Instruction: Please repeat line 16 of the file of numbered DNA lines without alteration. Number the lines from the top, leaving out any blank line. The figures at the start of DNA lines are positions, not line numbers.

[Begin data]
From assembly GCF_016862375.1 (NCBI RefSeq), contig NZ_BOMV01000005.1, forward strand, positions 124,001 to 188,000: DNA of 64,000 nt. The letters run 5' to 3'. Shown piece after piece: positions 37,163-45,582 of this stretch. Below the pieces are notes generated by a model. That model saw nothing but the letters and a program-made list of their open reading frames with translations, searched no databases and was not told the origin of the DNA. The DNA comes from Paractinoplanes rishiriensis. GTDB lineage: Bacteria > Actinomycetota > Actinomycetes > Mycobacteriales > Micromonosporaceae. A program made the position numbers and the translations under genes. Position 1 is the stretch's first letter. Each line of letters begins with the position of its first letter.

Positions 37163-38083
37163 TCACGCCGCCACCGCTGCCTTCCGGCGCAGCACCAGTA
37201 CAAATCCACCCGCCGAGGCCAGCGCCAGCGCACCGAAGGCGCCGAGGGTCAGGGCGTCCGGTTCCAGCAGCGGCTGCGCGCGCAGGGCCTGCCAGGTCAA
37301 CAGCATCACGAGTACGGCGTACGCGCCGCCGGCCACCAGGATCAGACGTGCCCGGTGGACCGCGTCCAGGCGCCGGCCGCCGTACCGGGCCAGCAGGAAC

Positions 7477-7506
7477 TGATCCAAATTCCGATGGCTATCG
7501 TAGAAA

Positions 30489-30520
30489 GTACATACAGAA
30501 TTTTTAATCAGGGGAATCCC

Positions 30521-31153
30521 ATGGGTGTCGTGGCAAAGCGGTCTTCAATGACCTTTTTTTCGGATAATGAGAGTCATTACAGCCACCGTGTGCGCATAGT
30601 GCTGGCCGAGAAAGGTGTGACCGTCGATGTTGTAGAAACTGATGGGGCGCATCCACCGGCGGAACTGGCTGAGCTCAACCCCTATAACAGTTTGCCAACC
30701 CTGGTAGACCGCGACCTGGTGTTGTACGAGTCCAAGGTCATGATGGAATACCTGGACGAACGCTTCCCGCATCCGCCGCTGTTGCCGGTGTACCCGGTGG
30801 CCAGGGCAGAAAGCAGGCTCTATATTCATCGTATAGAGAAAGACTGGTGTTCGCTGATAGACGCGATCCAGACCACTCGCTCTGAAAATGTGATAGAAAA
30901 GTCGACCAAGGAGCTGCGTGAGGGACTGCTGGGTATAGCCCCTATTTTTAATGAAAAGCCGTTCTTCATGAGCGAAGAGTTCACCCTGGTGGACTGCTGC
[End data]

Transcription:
30801 CCAGGGCAGAAAGCAGGCTCTATATTCATCGTATAGAGAAAGACTGGTGTTCGCTGATAGACGCGATCCAGACCACTCGCTCTGAAAATGTGATAGAAAA